This IMDCT circuit outputs the result of recomposition to the D/A circuit 16 to complete a series of processing.
The IMDCT calculation of this embodiment, as described above, can be incorporated into an MDCT circuit because MDCT and IMDCT calculations are made using equations of substantially equal formats.
Specifically, since equations (8), (9), and (11) have identical format to respective equations (2), (3), and (5). An MDCT circuit can be made having a substantially identical structure to that of the circuit of this embodiment, in which a selector is eliminated and an adder/subtracter has a fewer functions.
According to a discrete cosine transformation circuit of this invention, a value “0” can be desirably supplied to the adder/subtracter via an input terminal B. With this arrangement, an input to the adder/subtracter via the input terminal A can be fed back intact from the output of the adder/subtracter to the input B thereof through the loopback route. That is, since a direct route from the multiplier to the input terminal B of the adder/subtracter is realized with the loopback, direct connection from the multiplier to the input B can be eliminated. This makes it possible to eliminate a selector for selecting the direct connection and the loopback, achieving simplification of a circuitry structure. Also, a value “0” can be desirably inputted into the multiplier via the input terminal, via which a proportional coefficients are also inputted. With this arrangement, operand data can be supplied intact to the adder/subtracter through the multiplier. Therefore, a separate route to the adder/subtracter which does not pass through the multiplier is unnecessary. As a result, a selector for selecting the routes passing through the multiplier and that which does not is unnecessary, achieving a circuit of a simple structure.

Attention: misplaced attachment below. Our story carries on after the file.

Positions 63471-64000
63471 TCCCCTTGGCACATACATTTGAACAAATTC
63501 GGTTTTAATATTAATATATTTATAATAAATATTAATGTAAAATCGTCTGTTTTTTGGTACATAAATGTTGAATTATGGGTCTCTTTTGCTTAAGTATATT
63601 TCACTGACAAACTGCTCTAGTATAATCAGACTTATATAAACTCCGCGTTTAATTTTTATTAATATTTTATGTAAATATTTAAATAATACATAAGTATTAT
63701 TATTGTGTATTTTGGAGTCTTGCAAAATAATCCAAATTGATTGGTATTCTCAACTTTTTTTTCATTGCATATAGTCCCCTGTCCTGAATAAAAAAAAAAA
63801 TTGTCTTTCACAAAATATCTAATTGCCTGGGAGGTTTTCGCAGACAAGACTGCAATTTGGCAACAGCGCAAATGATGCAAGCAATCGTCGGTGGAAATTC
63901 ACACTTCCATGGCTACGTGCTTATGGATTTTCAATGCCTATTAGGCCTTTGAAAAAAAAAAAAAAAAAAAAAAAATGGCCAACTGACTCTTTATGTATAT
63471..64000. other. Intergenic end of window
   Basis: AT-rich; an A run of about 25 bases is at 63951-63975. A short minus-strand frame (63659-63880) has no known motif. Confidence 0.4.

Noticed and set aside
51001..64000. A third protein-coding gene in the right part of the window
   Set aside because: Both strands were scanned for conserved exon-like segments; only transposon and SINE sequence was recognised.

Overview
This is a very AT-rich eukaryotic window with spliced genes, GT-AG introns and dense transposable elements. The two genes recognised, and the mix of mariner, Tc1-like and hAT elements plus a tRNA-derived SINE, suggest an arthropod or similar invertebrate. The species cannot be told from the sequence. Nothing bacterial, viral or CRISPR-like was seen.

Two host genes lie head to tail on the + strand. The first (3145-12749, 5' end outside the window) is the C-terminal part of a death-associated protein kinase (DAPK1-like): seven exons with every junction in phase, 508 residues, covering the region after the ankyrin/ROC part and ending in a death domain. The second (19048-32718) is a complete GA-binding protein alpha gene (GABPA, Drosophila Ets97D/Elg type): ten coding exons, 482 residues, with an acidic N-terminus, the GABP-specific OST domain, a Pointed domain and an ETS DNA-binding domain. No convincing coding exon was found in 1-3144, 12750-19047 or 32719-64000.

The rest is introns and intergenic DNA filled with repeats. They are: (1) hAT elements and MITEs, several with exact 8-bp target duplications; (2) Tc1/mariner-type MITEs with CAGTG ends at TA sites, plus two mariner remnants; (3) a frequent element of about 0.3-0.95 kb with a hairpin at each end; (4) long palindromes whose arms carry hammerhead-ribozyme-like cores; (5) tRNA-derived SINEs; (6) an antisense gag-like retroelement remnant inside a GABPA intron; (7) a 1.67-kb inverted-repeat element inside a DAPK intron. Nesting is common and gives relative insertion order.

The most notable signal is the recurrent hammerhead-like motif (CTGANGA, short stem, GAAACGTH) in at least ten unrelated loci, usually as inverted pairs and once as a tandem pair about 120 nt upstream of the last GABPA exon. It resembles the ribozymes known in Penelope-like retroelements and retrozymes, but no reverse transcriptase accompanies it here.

Also, when the order of calculations by the adder/subtracter is adjusted by the calculation order controlling means, the number of functions the adder/subtracter must possess can be reduced. This can simplify the circuitry structure.
With simplification of the circuitry structure, a discrete cosine transformation circuit having a smaller size can be achieved.
Claims (2)
Priority Applications (2)
Application Number  Priority Date  Filing Date  Title 

JP10019268  19980130  
JP1926898A JP3547972B2 (en)  19980130  19980130  Discrete cosine transform circuit 
Publications (1)
Publication Number  Publication Date 

US6460062B1 true US6460062B1 (en)  20021001 
Family
ID=11994709
Family Applications (1)
Application Number  Title  Priority Date  Filing Date 

US09239348 Expired  Fee Related US6460062B1 (en)  19980130  19990128  Discrete cosine transformation circuit 
Country Status (2)